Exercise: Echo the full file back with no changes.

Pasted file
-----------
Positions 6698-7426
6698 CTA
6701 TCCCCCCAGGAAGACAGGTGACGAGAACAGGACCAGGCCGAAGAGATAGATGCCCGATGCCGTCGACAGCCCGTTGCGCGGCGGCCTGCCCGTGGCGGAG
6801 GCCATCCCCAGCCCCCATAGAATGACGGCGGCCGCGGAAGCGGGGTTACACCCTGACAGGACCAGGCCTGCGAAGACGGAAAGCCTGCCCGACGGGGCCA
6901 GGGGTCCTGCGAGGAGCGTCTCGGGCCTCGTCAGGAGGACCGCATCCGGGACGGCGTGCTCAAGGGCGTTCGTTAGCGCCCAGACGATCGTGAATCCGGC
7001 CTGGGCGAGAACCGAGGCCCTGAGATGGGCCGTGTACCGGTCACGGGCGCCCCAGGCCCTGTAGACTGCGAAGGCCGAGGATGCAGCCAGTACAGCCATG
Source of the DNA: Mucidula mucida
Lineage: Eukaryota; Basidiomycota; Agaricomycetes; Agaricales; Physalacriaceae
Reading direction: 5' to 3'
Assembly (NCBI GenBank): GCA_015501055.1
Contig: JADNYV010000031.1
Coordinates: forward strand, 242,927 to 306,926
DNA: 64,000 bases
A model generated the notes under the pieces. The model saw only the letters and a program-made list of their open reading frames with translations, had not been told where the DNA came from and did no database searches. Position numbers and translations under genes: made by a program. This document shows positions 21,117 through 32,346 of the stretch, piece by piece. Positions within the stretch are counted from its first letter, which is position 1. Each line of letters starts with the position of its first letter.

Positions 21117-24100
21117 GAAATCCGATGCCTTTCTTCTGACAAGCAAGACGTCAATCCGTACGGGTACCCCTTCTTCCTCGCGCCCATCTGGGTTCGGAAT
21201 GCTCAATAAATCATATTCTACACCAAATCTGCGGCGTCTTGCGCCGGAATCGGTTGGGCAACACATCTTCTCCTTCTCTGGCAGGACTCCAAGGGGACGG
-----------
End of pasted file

Positions 6698-7426
6698 CTA
6701 TCCCCCCAGGAAGACAGGTGACGAGAACAGGACCAGGCCGAAGAGATAGATGCCCGATGCCGTCGACAGCCCGTTGCGCGGCGGCCTGCCCGTGGCGGAG
6801 GCCATCCCCAGCCCCCATAGAATGACGGCGGCCGCGGAAGCGGGGTTACACCCTGACAGGACCAGGCCTGCGAAGACGGAAAGCCTGCCCGACGGGGCCA
6901 GGGGTCCTGCGAGGAGCGTCTCGGGCCTCGTCAGGAGGACCGCATCCGGGACGGCGTGCTCAAGGGCGTTCGTTAGCGCCCAGACGATCGTGAATCCGGC
7001 CTGGGCGAGAACCGAGGCCCTGAGATGGGCCGTGTACCGGTCACGGGCGCCCCAGGCCCTGTAGACTGCGAAGGCCGAGGATGCAGCCAGTACAGCCATG
Source of the DNA: Mucidula mucida
Lineage: Eukaryota; Basidiomycota; Agaricomycetes; Agaricales; Physalacriaceae
Reading direction: 5' to 3'
Assembly (NCBI GenBank): GCA_015501055.1
Contig: JADNYV010000031.1
Coordinates: forward strand, 242,927 to 306,926
DNA: 64,000 bases
A model generated the notes under the pieces. The model saw only the letters and a program-made list of their open reading frames with translations, had not been told where the DNA came from and did no database searches. Position numbers and translations under genes: made by a program. This document shows positions 21,117 through 32,346 of the stretch, piece by piece. Positions within the stretch are counted from its first letter, which is position 1. Each line of letters starts with the position of its first letter.

Positions 21117-24100
21117 GAAATCCGATGCCTTTCTTCTGACAAGCAAGACGTCAATCCGTACGGGTACCCCTTCTTCCTCGCGCCCATCTGGGTTCGGAAT
21201 GCTCAATAAATCATATTCTACACCAAATCTGCGGCGTCTTGCGCCGGAATCGGTTGGGCAACACATCTTCTCCTTCTCTGGCAGGACTCCAAGGGGACGG